• Root rot or overwatering can cause the leaf edges to start turning brown. Eventually, these leaves would droop and fall off.
  • Keeping your rubber plant exposed to direct sunlight would cause the leaf edges to burn and turn brown.

Depending on the reason behind the issue, you would have to adjust the watering schedule or move the plant to a shaded area.

The rubber plant turning leggy

The term leggy basically describes a plant that has more stems than leaves. Considering that the foliage of a rubber plant is its main beauty, you wouldn’t usually want a leggy rubber plant. There are a few reasons why your rubber plant might be leggy.

  • Using an excessive quantity of fertilizers or fertilizing the soil too often can shock the rubber plant. This, in turn, would restrict leaf growth.
  • While direct sunlight is harmful to a rubber plant, so is insufficient light. This could make your rubber plant go leggy. Consider providing it with indirect sunlight for at least an hour a day.
  • A rubber plant might become leggy if it receives an unbalanced amount of water and sunlight. Ideally, you should water your rubber plant proportionally to the amount of sunlight it receives.

Propagating a leggy rubber plant is a good idea to control its vertical growth and promote lateral growth.

Brown spots on the leaves

Brown spots appearing on the leaves of your rubber plan could potentially be a sign of a major problem. Here are three main reasons behind this issue:

  • The brown spots might be an indication of bacterial or fungal root rot. Spots arising from fungal rots are darker and start from the plant’s base. Bacterial rot causes lighter spots on the leaves, which then spread from there.
  • An insect infestation could result in brown spots as well. However, in this case, the leaves would also have holes in them.
  • Harsh sunlight can cause sunburn, making brown spots appear on the rubber plant leaves. You may differentiate this from root rots easily, spots from sunburns appear only on the upper surface of the leaves.

Insect infestations and root rots can quickly escalate and cause a plant to die. If you notice brown spots, look into the issue immediately

White spots

Besides the fact that white spots on the leaves make your rubber plant look unsightly, it also indicates major underlying problems like bug attacks. If you notice such spots, it is likely because:

  • Pests have attacked your rubber plant and are drinking the sap from the leaves. This weakens the plant and causes the white spots to appear, besides causing other problems.
  • White molds can cause these spots to appear too. However, they are relatively harmless except for the spots.
  • Spider mites can prove to be a major problem. They feed on rubber plant leaves and cause white molds to appear, resulting in the white spots.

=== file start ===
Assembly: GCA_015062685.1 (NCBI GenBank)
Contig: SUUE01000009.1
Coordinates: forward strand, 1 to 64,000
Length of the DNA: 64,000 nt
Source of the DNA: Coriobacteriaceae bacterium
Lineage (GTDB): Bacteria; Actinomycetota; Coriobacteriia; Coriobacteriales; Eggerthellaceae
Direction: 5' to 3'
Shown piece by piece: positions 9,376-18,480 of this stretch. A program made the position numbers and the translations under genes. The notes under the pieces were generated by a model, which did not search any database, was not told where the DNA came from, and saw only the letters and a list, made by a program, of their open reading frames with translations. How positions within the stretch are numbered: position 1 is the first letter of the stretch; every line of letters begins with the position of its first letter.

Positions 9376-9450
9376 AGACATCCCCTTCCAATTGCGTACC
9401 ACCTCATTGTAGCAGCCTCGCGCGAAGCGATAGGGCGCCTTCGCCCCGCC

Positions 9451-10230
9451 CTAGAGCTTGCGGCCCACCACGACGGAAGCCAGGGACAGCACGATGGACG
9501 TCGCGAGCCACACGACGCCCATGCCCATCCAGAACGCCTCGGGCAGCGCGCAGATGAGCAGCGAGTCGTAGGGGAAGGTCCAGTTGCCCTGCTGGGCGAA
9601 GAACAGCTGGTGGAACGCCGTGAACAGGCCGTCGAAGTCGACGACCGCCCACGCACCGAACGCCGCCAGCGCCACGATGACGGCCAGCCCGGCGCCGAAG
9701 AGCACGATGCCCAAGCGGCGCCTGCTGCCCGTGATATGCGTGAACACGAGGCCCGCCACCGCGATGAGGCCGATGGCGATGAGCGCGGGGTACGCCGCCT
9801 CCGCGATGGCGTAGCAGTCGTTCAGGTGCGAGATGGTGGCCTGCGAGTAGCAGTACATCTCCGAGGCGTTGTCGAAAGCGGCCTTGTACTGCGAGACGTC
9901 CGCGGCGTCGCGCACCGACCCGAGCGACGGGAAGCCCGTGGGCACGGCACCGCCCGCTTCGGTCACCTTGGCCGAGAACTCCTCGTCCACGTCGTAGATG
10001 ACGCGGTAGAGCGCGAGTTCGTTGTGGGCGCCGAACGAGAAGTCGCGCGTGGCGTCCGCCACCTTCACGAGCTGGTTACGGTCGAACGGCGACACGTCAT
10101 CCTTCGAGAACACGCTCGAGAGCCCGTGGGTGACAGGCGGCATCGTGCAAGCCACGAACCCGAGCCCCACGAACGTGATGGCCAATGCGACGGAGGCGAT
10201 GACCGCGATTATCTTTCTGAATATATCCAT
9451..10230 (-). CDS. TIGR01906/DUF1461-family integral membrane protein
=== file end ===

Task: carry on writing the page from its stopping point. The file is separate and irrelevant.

While regular insecticides work well against most pests, spider mites might be hard to remove. You could consider using hydrogen peroxide with water or treating the plant with horticulture oil.

The rubber plant is dying

This is probably the biggest and the most troublesome issue with your rubber plant that you might face. The two most common reasons behind this are:

  • You might have failed to take proper care of the plant, providing it with inadequate water and sunlight for too long.
  • You took care of the rubber plant too well, such as watering it excessively. After all, every plant species has specific ideal conditions.

You could try to save your rubber plant by repotting it and providing it with the perfect environment. If it still fails and the plant dies, you may try to bring it back to life by propagating it.

What are the basic requirements of a rubber plant?

While going through the various problems and their potential causes above, you may have noticed that improper conditions are a reason behind most of the issues.

Hence, it is evident that light, water, soil, and other basic requirements are still crucial for the healthy survival of your rubber plant. Here is what it needs:

1. Light

One of the common mistakes made by rubber plant owners is not providing the plant with adequate light. While it is true that rubber plants require low light conditions, it doesn’t mean that you should shove them into a dark corner of your home.

These plants actually thrive the best when exposed to sunlight, as long as it isn’t direct. Place your rubber plant next to a window, without actually touching the window.

2. Water

You should water your rubber plant thoroughly and regularly, but allow the soil to dry out in between. Try to maintain well-draining soil so that water doesn’t remain stagnant for too long. Overwatering or stagnant water can lead to root rot. Using a soil mix to loosen the soil would help greatly.

3. Pot size

Do not place a rubber plant in a pot that is too large. Excess soil would remain wet for long periods if the roots cannot absorb all the water. If you are repotting a rubber plant, go up by only one pot side at a time.

4. Fertilizers

While rubber plants are hardy and do not need a lot of care, using fertilizers occasionally would help. Just make sure not to fertilize the soil excessively. Use a fertilizer that is comprehensive in terms of nutrients.


Rubber plants do not really need a lot of care, which is why they are so popular. As long as you take care of the basic requirements and lookout for signs of potential issues, your rubber plant should be fine.

If you love these adorable plants around your home, this guide should help you in detecting potential issues with your plant.